Tufts researchers study health risks highways may pose in neighborhoods
Residents of Somerville's Nunnery Grounds neighborhood have long tolerated concrete vistas of Interstate 93 and Mystic Avenue, honking cars, and black grime on their windowsills. Now, they are increasingly worried about an invisible highway nuisance: the tiniest pieces of pollution emitted by passing traffic.
Community members in Somerville, as well as Boston's Chinatown, have joined with Tufts University researchers to determine whether microscopic "ultrafine particles" spewed by combustion engines are harming the health of people who live close to highways. In a study that is the first of its kind in the state and among the first in the nation, the scientists will measure these tiny pollutants in various locations and collect and map heart disease data from residents.
For decades, researchers have studied the dangers of coarse particles emitted by power plants and vehicles, which can aggravate asthma and other health problems and are regulated by the US Environmental Protection Agency. Ultrafine particles are less understood and not subject to direct government limits, even though many scientists believe they could be even more harmful.
"Since we see associations with asthma and cardiovascular disease with people living near highways, you have to ask what's causing that," said Doug Brugge, director of the Tufts Community Research Center and the scientist leading the study, which will begin this summer. "There is a lot of smoke suggesting that there is a fire."
Researchers suspect the health risk from ultrafine particles is greatest downwind and within 300 feet of busy highways. Farther away, the particles tend to dissipate or collide with other particles to become larger. The particles, each thousands of times smaller in diameter than a human hair, are easy to breathe in, and they readily spread throughout people's circulatory systems and enter their brains. On their surfaces, they can carry toxic chemicals and metals.
Eric Barry, whose house in east Somerville overlooks I-93, said he grew concerned recently after he read articles about the health risks of living close to the highway. He has had asthma since he was a child and worries that the pollution could exacerbate it. "This house is what we could afford," he said. "If I could live farther away, I would."
Last year, Brugge and colleagues found high levels of ultrafine particles in some Somerville neighborhoods near I-93 and Mystic Avenue, and deaths from heart and lung disease are more common in Somerville than they are on average in the state. But this does not prove that highway pollution is the culprit. People's genetic predisposition to disease, their habits, and their exposures to other environmental harms may be to blame.
Dolores LaPiana, a resident of Nunnery Grounds, for example, lost her sister and her husband to lung cancer recently. Both smoked cigarettes for decades, but had quit smoking more than 20 years before their deaths. The new study, initiated by concerned Somerville residents who approached Brugge, will account for such risk factors.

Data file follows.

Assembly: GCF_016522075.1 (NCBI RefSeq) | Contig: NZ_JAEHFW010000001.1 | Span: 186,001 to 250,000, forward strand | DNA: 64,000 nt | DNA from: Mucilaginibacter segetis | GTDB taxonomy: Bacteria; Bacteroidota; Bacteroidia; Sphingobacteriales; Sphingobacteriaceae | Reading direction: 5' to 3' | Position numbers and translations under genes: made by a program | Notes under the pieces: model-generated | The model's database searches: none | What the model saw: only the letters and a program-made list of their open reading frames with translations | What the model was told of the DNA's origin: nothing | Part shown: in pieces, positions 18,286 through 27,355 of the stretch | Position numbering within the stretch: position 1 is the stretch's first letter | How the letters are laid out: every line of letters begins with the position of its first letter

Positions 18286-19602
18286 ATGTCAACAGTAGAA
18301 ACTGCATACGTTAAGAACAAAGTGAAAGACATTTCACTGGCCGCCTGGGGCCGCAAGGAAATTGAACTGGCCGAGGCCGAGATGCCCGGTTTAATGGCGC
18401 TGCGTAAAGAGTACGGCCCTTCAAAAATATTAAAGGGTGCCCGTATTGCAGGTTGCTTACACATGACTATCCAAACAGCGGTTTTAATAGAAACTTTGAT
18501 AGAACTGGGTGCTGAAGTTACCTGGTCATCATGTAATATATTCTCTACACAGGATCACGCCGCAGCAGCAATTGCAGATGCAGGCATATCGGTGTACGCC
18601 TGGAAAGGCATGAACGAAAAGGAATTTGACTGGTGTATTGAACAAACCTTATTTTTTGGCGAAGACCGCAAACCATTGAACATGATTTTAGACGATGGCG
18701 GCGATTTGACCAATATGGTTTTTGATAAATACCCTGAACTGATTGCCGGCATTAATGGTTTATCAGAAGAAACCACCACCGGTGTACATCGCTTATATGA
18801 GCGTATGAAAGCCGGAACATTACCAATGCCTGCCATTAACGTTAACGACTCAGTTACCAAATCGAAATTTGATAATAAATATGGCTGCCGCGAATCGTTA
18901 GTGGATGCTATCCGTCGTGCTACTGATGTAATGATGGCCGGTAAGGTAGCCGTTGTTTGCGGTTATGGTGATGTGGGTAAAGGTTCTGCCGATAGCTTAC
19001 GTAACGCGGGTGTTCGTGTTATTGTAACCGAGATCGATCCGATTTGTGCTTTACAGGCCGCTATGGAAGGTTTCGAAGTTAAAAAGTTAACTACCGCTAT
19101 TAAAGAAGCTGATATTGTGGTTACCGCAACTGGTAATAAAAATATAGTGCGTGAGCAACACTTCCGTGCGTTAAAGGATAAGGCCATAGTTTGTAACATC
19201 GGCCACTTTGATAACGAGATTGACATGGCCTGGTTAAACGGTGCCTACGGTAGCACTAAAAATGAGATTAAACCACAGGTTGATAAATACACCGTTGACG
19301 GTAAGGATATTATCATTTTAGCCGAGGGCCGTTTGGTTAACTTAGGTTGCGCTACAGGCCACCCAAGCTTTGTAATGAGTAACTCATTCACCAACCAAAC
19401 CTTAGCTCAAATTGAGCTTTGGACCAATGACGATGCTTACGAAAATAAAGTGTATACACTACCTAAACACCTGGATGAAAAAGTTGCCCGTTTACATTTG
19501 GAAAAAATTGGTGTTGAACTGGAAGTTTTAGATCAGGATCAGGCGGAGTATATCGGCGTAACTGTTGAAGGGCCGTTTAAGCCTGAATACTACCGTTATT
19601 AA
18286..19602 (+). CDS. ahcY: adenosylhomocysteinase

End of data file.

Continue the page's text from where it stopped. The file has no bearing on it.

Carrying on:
More than 16 percent of US households, roughly 40 million Americans, live within 300 feet of a four-lane highway, railroad, or airport, according to the Census Bureau's 2007 American Housing Survey.
In many places in Greater Boston and beyond, people who live near highways tend to be low-income families and people of color. Foss Park, near the Somerville neighborhoods being studied, lies at the confluence of several highways used by an average of 250,000 vehicles per day - comparable to traffic rates in Southern California. During rush hour on a recent afternoon, immigrants faced off in soccer matches and played with their children in the park. Somerville also hosts the Boston Engine Terminal, an eight-acre repair facility for the state's diesel commuter trains.
But vehicle pollution can also be an issue in more affluent areas. Environmental activists successfully lobbied the state to require that developers of the Fenway Center project behind Fenway Park and over the Massachusetts Turnpike assess and address the risk posed by ultrafine particles from the highway. The state, however, recently announced that it will not require an environmental review for two towers proposed at the Prudential Center.
Jonathan Levy, a professor at the Harvard School of Public Health who studies ultrafine particles and has documented high levels in Mission Hill near the congested Brigham Circle, said community-based research is vital for shaping policy. "If this turned out to be as significant as some people think it could be, we need to learn about it really quickly," he said.
Brugge, at Tufts, said the study may show that hospitals, schools, or housing complexes should not be built close to highways or that developers should install air filters that can trap ultrafine particles. It could also point to the need to screen people who live and work near highways for heart and lung problems earlier and more regularly.
For LaPiana, who fought - and failed - to have the state plant a "wall of trees" lining the highway near her Somerville neighborhood, the new research is a way of getting government officials to respond.
"If there isn't a study," she said, "you're not going to get anyone to listen."
Bina Venkataraman can be reached at email@example.com.